Agriculture's Future and Emerging Trends in India
Agriculture is important sector in any country. Agriculture is also very important in India. More over half of the country's population is employed in this market-driven economy.
Emerging agricultural trends suggest new technologies and strategies that are becoming increasingly complicated over time. Over several decades, the agriculture industry has undergone substantial changes and new technologies have emerged.
Agriculture's Emerging Trends
Agricultural production in India has increased over time due to recent developments. The country's total food grain output would reach a new high of 291.95 million tonnes, according to the Second Advance Estimates for 2020-21. Despite this good news, the Indian Council of Agricultural Research projects that by 2030, food grain consumption will have increased to 345 million tonnes. Agricultural patterns are responsible for all of this. Recent agricultural developments in India refer to recent technological advancements and advances in the area.
1.Increased Food Production
India's agriculture has seen a significant increase in food production since the advent of new technology, such as the Green Revolution in agricultural methods. These strong growth rates are attributed to the Green Revolution, which enabled India to become self-sufficient in food grains and even a minor exporter.
The annual growth rate declined to 1.7% in the 1990s, matching annual population growth. This was too fast for the 1990s to keep up with. Overall foodgrain output increased from 176.39 million tonnes in 1990-91 to 233.9 million tonnes in 2008-09. Food grain demand is expected to increase rapidly as the world's population and affluence expand.
2. Diversification of Agriculture
Agriculture satisfies not only food grain demand, but also other development needs. Flowers, orchids, dairy, and animal husbandry and products have all been introduced to the farming sector in recent years, as well as fruits, vegetables, spices, cashew, areca nut, coconut, and flour items. These items are also in high demand. The agricultural industry has many potential to grow in terms of output and trade as a result of economic liberalisation.
3.Emerging Trends in Horticulture Production
India is the world's greatest fruit producer and the world's second-largest vegetable producer. Many horticulture crops, such as fruits, vegetables, spices, cashew, coconut, cocoa, areca nut, root and tuber crops, medicinal and aromatic plants, and so on, can be grown in India due to its diverse geographical, climatic, and soil features. Fruit output grew from 29.0 million metric tonnes in 1990-91 to 63.5 million metric tonnes in 2007-08.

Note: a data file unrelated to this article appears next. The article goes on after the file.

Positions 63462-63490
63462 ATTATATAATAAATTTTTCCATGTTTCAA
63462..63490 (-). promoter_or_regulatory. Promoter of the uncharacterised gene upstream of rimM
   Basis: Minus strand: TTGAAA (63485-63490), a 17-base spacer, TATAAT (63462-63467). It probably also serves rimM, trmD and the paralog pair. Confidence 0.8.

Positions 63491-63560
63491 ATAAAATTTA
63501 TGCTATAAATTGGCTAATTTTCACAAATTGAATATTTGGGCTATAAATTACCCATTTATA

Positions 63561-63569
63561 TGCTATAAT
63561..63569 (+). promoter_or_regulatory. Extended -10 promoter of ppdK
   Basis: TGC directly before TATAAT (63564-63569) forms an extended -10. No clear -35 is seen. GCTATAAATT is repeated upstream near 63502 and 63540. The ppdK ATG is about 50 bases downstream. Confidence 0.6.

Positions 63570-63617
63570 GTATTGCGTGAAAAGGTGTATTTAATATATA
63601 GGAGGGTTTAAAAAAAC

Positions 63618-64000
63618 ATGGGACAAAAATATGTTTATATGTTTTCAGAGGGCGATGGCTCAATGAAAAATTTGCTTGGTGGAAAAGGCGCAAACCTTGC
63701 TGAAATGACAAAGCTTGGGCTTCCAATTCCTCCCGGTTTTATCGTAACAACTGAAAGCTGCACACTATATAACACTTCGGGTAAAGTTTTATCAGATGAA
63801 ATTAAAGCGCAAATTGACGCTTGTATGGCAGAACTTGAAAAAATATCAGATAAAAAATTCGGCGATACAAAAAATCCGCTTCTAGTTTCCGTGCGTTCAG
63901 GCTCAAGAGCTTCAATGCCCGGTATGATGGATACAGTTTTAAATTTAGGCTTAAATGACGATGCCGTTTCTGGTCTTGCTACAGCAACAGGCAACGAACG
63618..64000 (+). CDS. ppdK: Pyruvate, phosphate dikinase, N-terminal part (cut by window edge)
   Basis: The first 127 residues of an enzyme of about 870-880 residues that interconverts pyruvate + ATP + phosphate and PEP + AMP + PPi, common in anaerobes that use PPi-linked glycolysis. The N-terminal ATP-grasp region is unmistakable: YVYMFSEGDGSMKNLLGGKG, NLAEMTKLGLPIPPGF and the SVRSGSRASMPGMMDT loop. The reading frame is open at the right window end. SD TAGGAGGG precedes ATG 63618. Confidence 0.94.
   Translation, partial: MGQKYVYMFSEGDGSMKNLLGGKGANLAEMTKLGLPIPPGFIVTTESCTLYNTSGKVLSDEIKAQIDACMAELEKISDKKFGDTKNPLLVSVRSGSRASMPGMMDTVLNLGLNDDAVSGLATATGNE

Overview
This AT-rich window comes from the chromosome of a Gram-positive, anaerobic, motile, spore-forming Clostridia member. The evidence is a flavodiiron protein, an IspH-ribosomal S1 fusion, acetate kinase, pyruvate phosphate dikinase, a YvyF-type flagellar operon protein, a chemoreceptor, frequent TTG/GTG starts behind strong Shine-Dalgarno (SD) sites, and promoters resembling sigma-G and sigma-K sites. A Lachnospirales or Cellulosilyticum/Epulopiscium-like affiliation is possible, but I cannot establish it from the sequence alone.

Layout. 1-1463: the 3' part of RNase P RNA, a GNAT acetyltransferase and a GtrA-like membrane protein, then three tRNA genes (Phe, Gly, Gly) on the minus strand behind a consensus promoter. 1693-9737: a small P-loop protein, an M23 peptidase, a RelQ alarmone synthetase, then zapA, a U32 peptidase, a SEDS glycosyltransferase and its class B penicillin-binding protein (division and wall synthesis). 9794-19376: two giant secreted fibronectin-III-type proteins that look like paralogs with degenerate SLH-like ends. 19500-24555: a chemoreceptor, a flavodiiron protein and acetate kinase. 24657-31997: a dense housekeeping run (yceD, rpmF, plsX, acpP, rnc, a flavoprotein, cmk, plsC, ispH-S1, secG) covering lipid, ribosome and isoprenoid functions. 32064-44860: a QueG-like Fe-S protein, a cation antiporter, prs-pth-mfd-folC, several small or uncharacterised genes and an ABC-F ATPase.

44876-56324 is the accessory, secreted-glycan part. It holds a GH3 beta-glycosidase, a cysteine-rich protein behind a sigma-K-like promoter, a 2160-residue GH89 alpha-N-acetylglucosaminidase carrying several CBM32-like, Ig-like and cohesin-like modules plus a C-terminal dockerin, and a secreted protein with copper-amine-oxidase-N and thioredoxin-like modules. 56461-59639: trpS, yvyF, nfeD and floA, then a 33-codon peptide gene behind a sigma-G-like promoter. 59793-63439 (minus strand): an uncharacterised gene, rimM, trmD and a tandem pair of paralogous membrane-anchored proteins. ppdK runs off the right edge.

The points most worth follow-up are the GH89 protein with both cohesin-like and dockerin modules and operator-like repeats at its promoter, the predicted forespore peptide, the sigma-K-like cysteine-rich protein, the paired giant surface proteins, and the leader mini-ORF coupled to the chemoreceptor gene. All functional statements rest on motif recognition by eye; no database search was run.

4. Floricultural Productivity Increase
Around 31,000 hectares of land in Karnataka, Tamil Nadu, Andhra Pradesh and West Bengal are used to grow flowers. However, since the rise of liberalism, commercial floriculture production has steadily increased. As a result, the global demand for Indian cut flowers is gradually increasing. Under the liberalised environment, India has considerable potential to export floriculture items, with exports expected to exceed Rs. 200 crores by 2010. The flower business generated 0.87 million loose flowers and 803.5 million tonnes of cut flowers in 2007-08.
5.Exports of Agriculture
India is the world's largest exporter of agricultural products. As a result of deregulation, it is one of the most important new developments in agricultural marketing. Due to deregulation, the number of agricultural exports is expanding under WTO standards, and this trend is projected to continue in the near future. Due to cheap import material costs, low labour costs, excellent climatic conditions and low input unit costs, India enjoys a favourable position in terms of agriculture exports. Agriculture exports are critical to the industry's growth. It's also diversifying agricultural activity and increasing job opportunities.
6.Biological Techniques of the Future
During the Green Revolution, increased use of chemical fertilisers and pesticides was advocated on a large scale in order to meet the growing need for food to feed the growing population. Growing population, rising food demand and unregulated exploitation of natural resources have put the environment and agriculture in jeopardy. A greater emphasis is being placed on the use of biological technology in farming operations and the development of new organic technology to prevent additional environmental and agricultural harm.